Of Crosses, Crescents and Crystals

It appears Israel has caved-in and has agreed to a compromise in order to be accepted into the International Red Cross. There will be created a neutral Red Crystal.

I don’t disagree with the idea of a compromise emblem for countries that don’t want the religious connotations entwined with a cross or a crescent. But I don’t feel Israel should be forced to use it.

Before anyone mentions it, I know that the Red Cross looks nothing like a Christian cross, and while the article linked to above says that no one knows for sure its origin, the suggestion given — that it is merely an inversion of the Swiss flag is convincing, since the Intl Red Cross was formed in Switzerland. (It almost seems laughable to suggest any other origin is more likely — Occam’s Razor.)

Swiss Flag:

However, once the IRC allowed Muslim countries to use the Red Crescent, they admitted there could be confusion. They admitted countries with a majority non-Christian population might desire a different symbol. As I see it, there are only two fair compromises:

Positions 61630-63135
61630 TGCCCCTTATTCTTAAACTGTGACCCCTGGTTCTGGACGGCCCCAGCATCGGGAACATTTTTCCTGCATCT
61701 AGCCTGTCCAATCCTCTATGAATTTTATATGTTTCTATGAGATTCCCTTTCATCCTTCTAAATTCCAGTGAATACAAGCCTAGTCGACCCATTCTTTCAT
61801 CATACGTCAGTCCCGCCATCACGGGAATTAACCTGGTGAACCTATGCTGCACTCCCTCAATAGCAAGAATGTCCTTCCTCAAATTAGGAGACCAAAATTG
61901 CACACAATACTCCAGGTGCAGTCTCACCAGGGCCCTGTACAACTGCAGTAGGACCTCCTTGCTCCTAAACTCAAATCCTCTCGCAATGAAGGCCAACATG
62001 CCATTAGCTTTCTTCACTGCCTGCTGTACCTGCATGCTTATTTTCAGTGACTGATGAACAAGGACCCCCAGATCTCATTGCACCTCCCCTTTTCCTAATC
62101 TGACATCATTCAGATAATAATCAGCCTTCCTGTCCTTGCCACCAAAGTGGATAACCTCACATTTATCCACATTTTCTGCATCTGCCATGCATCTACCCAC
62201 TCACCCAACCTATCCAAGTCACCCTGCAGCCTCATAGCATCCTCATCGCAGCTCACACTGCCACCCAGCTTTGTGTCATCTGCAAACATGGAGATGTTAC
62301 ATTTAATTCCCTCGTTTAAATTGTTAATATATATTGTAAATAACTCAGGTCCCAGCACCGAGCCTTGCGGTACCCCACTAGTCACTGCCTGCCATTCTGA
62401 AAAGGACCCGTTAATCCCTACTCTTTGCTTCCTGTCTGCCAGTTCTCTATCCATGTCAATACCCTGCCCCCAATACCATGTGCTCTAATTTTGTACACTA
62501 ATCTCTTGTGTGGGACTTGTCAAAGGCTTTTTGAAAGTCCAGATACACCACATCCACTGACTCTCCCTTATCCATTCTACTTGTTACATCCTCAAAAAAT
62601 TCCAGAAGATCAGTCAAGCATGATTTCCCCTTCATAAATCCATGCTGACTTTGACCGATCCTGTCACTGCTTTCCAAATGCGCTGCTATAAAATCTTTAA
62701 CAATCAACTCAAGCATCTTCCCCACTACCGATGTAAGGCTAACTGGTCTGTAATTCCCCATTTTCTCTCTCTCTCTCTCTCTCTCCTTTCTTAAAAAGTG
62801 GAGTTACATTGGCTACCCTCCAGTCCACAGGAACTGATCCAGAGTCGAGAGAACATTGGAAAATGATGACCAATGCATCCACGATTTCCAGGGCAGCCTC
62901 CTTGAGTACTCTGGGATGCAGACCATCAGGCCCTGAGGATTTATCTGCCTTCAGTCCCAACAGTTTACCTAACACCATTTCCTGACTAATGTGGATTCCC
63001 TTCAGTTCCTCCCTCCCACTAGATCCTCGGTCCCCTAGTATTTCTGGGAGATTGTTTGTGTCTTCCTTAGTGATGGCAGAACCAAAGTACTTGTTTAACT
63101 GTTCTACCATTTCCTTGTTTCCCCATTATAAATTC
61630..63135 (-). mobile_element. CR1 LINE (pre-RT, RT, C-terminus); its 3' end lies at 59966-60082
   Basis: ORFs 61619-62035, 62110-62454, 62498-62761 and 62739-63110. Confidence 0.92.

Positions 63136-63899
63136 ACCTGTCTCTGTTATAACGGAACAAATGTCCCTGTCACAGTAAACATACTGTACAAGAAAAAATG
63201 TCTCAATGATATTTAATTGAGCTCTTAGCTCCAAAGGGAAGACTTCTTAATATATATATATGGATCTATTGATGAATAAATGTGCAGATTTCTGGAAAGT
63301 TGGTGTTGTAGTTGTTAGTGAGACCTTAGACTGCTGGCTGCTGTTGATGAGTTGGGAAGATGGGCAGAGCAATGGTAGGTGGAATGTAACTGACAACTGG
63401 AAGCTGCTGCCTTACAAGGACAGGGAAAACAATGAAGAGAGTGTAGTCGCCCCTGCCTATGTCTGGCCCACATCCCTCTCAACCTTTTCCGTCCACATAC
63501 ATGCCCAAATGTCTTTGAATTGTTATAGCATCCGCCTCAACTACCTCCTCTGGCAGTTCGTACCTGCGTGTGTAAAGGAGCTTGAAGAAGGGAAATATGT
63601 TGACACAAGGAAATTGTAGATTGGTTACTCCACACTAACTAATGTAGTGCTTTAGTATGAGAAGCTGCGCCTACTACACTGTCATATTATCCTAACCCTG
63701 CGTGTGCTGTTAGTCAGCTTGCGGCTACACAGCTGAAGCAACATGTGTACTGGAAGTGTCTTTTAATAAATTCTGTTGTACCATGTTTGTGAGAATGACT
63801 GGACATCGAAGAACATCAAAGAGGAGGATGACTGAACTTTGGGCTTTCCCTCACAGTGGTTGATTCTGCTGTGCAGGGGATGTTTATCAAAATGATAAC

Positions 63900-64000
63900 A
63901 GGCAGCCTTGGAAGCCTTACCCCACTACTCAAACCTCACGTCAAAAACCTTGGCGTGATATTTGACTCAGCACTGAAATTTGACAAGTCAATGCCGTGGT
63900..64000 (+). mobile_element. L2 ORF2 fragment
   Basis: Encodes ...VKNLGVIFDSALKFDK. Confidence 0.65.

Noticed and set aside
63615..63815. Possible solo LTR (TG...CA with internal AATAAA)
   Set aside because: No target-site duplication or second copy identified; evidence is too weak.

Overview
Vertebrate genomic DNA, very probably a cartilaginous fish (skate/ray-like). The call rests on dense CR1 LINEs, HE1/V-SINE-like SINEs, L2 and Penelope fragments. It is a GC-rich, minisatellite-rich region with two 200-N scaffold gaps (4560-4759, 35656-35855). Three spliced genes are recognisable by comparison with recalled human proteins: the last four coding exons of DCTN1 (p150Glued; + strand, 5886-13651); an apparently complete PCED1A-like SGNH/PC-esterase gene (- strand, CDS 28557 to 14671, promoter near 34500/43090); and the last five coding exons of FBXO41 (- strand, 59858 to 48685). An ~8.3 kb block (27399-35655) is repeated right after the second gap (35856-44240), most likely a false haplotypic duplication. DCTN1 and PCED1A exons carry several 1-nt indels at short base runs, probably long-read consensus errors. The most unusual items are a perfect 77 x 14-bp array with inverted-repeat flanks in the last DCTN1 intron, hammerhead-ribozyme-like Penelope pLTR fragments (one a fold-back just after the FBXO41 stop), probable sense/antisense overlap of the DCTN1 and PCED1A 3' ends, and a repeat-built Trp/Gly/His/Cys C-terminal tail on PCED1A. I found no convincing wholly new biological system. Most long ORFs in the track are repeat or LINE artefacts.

Red Cross, Red (any emblem a nation or group of nations deems appropriate to themselves), Red Crystal (for those times when a completely neutral emblem is needed)

or

Red Cross, and Red Crystal. Period, and nothing else.

Of course…everything that should happen doesn’t necessarily happen. And sometimes lopsided compromises are necessary to achieve desired ends.

Red Crystal design

0 thoughts on “Of Crosses, Crescents and Crystals

  1. DL

    A piece of pale yellow swiss cheese on a white background would make a much better symbol — for more reasons than I care to note.

    But, first of all, the cheese would be swiss. That’s got to count for something. And it’s yellow, too!

    Second, the cheese looks like it has been shot through, by guns with many different calibers.

    Oh, I guess I’d like to see a bit of green mold, almost fuzzying one of the edges of the cheese. The mold symbolically represents something serious, such as the fact that of neglect. (I prefer the green mold, to the white mold that sometimes (also or alternatively) appears.)

    And, while we are at it, one of the edges could show slight signs of hardening — of being too tough, brutalized by time, into some inedibility.